Any action taken at the outset of an investigation can play a pivotal role in solving a case. And finding evidence is crucial.
In some situations, things are clear-cut. Evidence left on public grounds is up for grabs by the authorities, while private property requires warrants.
However, legislation has been slow to catch up with the digital world, so things are still debatable when it comes to evidence online.
After lobbying for backdoors, it now looks like federal and state governments have regularly paid third-party vendors to break into people’s encrypted devices. But the American Civil Liberties Union (ACLU) is having none of it and is suing.
Evidence trails have moved online
It’s not a secret that most governments now have local surveillance programs or are part of surveillance alliances. Any information coming from them can constitute evidence if they help with protecting public safety and national security.
And even though these mass surveillance programs overreach and endanger citizens’ privacy, authorities worldwide still push legislation allowing law enforcement agencies to break into devices.
But, in some cases, access to a phone, for example, might not even be needed because a lot of potential evidence is stored elsewhere. For example, if you back up your iPhone to Apple’s iCloud, the police can forward a warrant to Apple. If they need to see whose DMs you slid into, they can contact Twitter.
Even if your phone is protected by a passcode or biometric unlocking features, there is no guarantee that law enforcement won’t be able to get into your phone, thanks to hacking.
The US is a fan of breaking into phones
When it comes to smartphones, Google has often cooperated with law enforcement agencies.
On the other hand, Apple has long prided itself on making iPhones nearly impossible to break into.
Between 2015 and 2016, Apple objected to or challenged 11 orders issued by US district courts. These orders tried to compel Apple to extract data like contacts, photos, and calls from locked iPhones running on iOS to assist in criminal investigations and prosecutions.
Ever since then, Apple has maintained its stance and highlighted the importance of unbreakable encryption.
Because the reality is that if you—let’s say you just pulled encryption. Let’s ban it. Let’s you and I ban it tomorrow. And so we sit in Congress and we say, thou shalt not have encryption. What happens then? Well, I would argue that the bad guys will use encryption from non-American companies, because they’re pretty smart and encryption isn’t—I don’t own encryption, Apple doesn’t own encryption. Encryption, as you know, is everywhere. In fact, some of encryption is funded by our government. Some of the best encryption is funded by the government. But you’ll see encryption coming out of most countries in the world.Tim Cook, Apple’s CEO, in a Time interview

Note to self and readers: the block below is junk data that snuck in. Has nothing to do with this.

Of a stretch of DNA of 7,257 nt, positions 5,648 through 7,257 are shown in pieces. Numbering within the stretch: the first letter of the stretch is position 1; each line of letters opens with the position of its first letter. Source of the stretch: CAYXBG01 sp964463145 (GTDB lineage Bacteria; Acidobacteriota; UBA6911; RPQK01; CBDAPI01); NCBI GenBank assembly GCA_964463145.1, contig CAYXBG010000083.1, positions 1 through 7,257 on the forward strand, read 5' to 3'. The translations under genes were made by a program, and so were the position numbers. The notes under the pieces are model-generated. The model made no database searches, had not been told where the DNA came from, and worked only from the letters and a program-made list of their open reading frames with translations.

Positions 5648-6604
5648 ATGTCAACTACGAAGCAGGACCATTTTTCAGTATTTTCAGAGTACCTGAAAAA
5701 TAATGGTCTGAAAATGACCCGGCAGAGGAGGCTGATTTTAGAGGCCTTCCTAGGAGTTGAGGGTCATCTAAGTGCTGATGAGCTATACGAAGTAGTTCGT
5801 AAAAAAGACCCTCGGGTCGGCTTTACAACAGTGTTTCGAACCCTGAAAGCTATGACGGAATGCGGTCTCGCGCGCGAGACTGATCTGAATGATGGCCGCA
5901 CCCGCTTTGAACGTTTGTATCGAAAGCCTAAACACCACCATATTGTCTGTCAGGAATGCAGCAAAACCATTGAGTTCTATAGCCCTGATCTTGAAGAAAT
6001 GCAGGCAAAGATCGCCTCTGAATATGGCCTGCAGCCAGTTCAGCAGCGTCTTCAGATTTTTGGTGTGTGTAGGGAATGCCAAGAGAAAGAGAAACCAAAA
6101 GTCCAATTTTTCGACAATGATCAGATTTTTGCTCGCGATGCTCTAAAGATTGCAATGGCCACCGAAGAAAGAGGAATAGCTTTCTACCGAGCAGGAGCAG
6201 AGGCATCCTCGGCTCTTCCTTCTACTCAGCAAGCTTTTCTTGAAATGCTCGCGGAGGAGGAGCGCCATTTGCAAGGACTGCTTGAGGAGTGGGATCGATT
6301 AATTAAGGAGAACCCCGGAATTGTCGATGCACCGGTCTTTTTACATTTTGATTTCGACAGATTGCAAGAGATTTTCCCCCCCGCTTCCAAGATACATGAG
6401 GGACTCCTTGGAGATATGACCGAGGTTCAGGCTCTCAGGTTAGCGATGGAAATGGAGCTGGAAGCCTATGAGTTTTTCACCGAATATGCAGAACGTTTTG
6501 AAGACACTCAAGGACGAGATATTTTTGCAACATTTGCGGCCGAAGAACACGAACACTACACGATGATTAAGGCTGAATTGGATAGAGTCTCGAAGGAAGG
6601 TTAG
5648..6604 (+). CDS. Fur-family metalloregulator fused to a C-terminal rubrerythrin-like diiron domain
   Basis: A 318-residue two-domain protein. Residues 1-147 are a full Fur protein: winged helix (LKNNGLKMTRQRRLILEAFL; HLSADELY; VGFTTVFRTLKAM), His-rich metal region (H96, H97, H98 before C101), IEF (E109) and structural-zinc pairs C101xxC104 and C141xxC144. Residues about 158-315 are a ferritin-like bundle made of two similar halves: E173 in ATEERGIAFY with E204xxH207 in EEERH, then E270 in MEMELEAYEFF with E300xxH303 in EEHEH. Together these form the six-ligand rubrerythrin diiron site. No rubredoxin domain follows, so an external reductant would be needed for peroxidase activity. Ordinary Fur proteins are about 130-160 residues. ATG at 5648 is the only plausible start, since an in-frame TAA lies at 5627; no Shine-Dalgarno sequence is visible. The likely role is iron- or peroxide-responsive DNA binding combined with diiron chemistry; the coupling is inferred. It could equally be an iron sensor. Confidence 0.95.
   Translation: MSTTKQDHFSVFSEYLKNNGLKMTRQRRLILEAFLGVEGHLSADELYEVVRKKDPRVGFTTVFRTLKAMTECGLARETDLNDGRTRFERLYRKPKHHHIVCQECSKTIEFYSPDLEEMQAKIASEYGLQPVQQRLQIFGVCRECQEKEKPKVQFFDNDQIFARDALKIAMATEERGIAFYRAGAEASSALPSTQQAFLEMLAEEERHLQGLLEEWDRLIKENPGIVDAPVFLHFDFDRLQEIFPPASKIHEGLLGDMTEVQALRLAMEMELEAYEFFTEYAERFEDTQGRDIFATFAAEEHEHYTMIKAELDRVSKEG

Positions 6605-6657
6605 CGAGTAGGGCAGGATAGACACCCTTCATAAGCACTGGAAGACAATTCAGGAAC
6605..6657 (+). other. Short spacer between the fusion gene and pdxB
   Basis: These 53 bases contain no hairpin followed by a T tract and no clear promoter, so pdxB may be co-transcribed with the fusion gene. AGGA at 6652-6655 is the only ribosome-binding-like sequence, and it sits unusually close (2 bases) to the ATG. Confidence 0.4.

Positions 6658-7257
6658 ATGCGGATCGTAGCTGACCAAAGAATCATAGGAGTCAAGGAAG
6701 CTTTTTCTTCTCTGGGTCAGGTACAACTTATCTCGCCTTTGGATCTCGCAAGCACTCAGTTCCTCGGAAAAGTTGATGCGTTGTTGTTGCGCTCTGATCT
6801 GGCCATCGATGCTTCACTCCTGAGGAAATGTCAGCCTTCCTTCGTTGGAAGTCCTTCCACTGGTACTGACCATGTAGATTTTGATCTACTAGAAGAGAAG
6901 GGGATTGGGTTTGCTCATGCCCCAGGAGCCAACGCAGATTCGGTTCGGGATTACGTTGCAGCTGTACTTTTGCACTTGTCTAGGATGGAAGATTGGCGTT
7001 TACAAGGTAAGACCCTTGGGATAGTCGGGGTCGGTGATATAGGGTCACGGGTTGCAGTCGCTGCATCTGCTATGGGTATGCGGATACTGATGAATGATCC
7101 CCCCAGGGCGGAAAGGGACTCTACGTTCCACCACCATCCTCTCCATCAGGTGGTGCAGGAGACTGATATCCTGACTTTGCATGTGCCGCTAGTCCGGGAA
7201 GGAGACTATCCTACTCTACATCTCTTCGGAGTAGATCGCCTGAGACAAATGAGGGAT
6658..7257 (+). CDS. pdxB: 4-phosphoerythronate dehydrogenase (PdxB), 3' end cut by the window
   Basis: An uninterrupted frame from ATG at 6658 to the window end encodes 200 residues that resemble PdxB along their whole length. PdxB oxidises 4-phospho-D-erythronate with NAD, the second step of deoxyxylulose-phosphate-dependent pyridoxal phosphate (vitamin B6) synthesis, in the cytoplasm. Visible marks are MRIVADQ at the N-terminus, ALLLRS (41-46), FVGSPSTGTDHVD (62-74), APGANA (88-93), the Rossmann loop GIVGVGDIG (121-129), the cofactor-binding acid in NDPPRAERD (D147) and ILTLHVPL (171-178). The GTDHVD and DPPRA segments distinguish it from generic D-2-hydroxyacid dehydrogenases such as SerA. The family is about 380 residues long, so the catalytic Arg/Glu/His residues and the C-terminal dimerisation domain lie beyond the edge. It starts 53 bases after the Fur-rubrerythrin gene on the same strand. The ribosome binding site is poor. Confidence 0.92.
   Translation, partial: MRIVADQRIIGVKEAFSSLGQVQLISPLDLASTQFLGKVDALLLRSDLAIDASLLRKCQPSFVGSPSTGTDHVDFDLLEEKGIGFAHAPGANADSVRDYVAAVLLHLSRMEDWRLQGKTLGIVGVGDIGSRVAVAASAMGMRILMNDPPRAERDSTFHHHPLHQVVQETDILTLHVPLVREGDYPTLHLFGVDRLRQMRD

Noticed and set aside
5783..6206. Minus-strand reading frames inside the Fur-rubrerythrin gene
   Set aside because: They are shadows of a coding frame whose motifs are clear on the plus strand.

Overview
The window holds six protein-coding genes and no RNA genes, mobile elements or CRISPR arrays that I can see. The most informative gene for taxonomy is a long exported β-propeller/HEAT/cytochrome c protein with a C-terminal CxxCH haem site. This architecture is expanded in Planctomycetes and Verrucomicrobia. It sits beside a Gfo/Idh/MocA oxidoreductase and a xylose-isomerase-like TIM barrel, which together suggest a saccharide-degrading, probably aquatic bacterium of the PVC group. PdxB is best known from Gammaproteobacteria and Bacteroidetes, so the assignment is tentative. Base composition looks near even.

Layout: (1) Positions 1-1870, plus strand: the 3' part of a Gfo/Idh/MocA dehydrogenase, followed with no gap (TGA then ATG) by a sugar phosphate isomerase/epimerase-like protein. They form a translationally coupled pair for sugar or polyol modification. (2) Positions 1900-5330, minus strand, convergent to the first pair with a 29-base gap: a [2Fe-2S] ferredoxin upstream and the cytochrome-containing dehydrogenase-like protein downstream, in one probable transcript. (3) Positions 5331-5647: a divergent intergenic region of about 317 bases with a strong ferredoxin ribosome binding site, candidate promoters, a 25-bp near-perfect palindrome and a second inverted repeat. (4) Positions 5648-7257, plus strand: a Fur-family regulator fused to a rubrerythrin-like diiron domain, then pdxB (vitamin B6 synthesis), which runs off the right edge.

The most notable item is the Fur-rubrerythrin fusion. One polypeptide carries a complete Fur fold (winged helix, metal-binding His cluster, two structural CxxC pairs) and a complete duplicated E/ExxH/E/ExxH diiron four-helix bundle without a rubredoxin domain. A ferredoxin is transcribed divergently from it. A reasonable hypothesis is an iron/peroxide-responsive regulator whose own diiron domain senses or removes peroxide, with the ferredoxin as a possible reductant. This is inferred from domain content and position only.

But iPhone hacking tech entered the law enforcement market.
Meet Grayshift, the mobile device forensics company making headlines with Graykey.
Graykey became famous in 2018 as a relatively inexpensive encryption bypass tool. It’s primarily intended for use by police and law enforcement agencies.
Grayshift allows investigators entry to a locked iPhone without needing the user’s permission. It’s believed to be capable of hacking models up to iPhone 11 and was already used by the feds in high-profile investigations.
In March 2020, Grayshift launched Hide UI, a software tool that could be used to reveal an iPhone’s passcode without cracking the device but by monitoring keystrokes.
The ACLU is suing for more information
In December 2020, the ACLU announced they filed a lawsuit over the FBI’s lack of transparency with Grayshift.
The ACLU also highlighted that the FBI is developing their means of breaking into devices with the Electronic Device Analysis Unit (EDAU). The team is tasked with unlocking and decrypting information on cell phones.
But besides some general definitions on EDAU, there’s very little information on their scope. Who they target, what information they decrypt, where they store it, and for how long; it’s still all a mystery.
Here’s what the ACLU said in a statement announcing the lawsuit:
Seeking some much-needed transparency, today we asked a federal court to intervene and order the DOJ and the FBI to turn over all responsive documents pertaining to the EDAU. We’re demanding the government release records concerning any policies applicable to the EDAU, its technological capabilities to unlock or access electronic devices, and its requests for, purchases of, or uses of software that could enable it to bypass encryption.
Cryptography is continuously improving and moving towards stronger and more efficient solutions, but there’s a lot of resistance from politicians and law enforcement agencies.
What do you think? Is a lack of privacy warranted to bring criminals faster to justice? Should the police be worried that this tech could fall into the wrong hands? Let me know in the comments below.
Until next time, stay safe and secure!